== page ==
Black Sea ports to the south and Russia to the east have made the Ukraine's patchwork of cultural heritage what it is today but choosing to stick solely within the borders isn't going to tell the whole tale. Overland tours of Eastern Europe, which include the Ukraine, can be as epic as you wish although often a simple road transfer from Moldova or overnight train ride from Belarus are all you need over the course of a week to put things into clearer contrast.
Travel to eastern Ukraine. Visiting this region is not advised as tensions are still running high, especially in places like Donetsk. However, Ukraine is the largest country in Europe (after Russia) and there's absolutely no reason not to travel in the west; it's perfectly safe. The east is a largely self-contained region and won't feature as part of an organised small group tour.

Our top Ukraine Vacation

Eastern Europe small group tour

Eastern Europe small group tour

Explore the best of Eastern Europe's least visited regions

From US $4815 22 days ex flights
Small group travel:
Travel Team
If you'd like to chat about Ukraine or need help finding a vacation to suit you we're very happy to help.


Jim O'Brien, Director of our supplier Native Eye, shares advice, recommendations and personal experiences from Ukraine:

Traveling in Ukraine

“Ukraine is a safe, modern, central European-feeling country with Kyiv, especially, full of high-end stores, incredible architecture and an excellent Metro system. The east is more Russian with larger ethnic Russian communities in places like Donetsk and Luhansk. It's easy to travel in the Ukraine with overnight trains from Minsk making long distances and border crossings really straightforward and hassle free. Cities like Lviv have wonderful architecture, pedestrianised streets and affordable food and drink making them easily on par with more popular destinations like Bucharest and Prague.”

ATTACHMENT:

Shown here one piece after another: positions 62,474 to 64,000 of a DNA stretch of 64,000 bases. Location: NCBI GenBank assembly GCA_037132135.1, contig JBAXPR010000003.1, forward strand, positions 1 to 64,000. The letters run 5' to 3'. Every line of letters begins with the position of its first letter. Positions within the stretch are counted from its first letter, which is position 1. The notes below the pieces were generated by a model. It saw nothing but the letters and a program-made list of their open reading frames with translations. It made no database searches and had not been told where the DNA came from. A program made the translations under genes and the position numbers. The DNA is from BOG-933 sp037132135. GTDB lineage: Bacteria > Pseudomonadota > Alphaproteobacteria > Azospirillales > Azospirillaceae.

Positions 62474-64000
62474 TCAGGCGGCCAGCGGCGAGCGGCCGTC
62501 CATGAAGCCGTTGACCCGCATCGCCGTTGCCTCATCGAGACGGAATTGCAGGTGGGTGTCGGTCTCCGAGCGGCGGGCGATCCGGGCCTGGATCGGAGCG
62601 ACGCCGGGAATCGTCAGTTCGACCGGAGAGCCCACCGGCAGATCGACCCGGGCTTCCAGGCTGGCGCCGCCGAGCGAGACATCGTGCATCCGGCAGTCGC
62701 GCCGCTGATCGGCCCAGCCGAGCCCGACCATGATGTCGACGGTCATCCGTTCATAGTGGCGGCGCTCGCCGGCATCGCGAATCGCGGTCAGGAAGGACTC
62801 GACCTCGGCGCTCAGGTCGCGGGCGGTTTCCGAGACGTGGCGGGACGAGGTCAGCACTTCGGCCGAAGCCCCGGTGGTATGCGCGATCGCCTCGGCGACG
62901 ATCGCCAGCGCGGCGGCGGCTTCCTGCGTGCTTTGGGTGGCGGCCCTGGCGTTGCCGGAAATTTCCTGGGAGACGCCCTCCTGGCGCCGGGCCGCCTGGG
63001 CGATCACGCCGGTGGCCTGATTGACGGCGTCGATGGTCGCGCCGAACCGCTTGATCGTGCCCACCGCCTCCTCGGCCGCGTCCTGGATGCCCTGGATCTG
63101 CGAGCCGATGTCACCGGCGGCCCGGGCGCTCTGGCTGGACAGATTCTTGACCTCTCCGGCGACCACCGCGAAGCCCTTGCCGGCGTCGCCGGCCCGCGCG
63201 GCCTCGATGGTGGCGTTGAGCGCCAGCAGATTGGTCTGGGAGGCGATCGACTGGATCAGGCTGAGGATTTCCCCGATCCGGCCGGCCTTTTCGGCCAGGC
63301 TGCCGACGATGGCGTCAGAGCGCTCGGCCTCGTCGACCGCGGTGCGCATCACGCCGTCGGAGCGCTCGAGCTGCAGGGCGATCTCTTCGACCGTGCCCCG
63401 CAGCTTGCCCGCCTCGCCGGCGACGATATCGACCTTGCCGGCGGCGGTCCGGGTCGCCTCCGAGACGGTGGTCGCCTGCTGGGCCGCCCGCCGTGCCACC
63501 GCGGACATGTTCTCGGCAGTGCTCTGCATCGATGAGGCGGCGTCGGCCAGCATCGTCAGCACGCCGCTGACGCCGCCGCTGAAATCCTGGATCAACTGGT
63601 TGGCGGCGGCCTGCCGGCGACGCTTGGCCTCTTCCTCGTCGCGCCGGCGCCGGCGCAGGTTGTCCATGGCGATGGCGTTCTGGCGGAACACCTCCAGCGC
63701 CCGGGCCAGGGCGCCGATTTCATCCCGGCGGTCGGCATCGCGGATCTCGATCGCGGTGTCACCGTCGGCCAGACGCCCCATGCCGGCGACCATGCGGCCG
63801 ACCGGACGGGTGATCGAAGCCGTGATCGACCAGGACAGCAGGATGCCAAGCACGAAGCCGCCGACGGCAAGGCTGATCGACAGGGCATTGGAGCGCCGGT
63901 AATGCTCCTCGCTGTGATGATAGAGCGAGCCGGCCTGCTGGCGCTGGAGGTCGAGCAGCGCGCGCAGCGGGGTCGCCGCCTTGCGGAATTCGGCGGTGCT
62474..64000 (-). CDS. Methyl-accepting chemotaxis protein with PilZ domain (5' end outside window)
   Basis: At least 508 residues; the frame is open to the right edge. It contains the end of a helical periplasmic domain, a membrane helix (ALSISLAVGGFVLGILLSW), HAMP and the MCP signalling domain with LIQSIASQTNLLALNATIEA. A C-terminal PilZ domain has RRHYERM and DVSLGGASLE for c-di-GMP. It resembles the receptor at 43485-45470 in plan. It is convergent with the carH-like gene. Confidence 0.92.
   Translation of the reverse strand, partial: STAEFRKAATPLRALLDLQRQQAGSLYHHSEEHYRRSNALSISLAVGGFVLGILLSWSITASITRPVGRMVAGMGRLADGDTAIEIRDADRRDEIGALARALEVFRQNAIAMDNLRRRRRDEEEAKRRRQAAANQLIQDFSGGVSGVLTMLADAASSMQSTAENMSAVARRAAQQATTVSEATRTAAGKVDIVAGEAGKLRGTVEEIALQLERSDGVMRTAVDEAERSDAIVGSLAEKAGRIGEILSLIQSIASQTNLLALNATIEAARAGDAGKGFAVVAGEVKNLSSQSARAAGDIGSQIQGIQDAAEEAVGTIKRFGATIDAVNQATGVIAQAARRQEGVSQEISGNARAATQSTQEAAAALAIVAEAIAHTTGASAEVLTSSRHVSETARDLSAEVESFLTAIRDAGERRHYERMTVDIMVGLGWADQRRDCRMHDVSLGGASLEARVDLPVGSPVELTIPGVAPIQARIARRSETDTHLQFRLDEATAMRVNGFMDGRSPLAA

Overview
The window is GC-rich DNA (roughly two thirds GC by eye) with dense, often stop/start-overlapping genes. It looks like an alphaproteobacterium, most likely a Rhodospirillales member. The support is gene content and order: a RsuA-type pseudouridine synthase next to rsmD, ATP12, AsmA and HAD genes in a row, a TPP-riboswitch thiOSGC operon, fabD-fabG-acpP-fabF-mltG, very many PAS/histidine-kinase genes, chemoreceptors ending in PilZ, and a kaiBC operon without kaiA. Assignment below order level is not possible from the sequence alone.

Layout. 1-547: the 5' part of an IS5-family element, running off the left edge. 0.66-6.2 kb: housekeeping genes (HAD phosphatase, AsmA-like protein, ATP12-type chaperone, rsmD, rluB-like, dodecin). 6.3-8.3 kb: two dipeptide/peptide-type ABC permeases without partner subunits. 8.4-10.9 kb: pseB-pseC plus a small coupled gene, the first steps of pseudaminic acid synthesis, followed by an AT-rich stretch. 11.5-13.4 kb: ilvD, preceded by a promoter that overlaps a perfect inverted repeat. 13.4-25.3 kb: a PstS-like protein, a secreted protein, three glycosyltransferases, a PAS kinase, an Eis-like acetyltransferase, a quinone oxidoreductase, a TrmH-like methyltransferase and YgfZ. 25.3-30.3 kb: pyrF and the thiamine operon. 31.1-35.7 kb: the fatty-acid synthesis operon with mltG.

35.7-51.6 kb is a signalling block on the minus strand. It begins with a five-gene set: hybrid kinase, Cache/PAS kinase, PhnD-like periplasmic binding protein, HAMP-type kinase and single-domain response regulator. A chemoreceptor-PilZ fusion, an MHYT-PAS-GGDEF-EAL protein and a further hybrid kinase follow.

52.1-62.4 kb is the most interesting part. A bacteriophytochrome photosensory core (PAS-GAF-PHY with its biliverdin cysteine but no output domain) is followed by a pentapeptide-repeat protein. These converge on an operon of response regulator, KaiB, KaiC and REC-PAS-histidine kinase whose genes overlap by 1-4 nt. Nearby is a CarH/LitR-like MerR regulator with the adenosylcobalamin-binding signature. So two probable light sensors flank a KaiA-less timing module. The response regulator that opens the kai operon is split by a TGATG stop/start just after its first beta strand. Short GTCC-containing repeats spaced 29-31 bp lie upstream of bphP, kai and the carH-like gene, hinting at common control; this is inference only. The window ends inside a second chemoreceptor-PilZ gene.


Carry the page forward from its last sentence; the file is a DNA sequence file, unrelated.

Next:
Revolution is still raw

“Visiting Maidan Nezalezhnosti, the central square in Kyiv, is very poignant and displays how the protests and troubles of the recent past are still fresh in local people's memories. Photos of those who died in the 2014 protests are still displayed around the square which really brings history to life. Over the years Ukraine has had a lot of countries meddling in its destiny with poor leadership increasing the feeling that the country and its people have been dealt a bad hand and not always been treated fairly.”

Book recommendations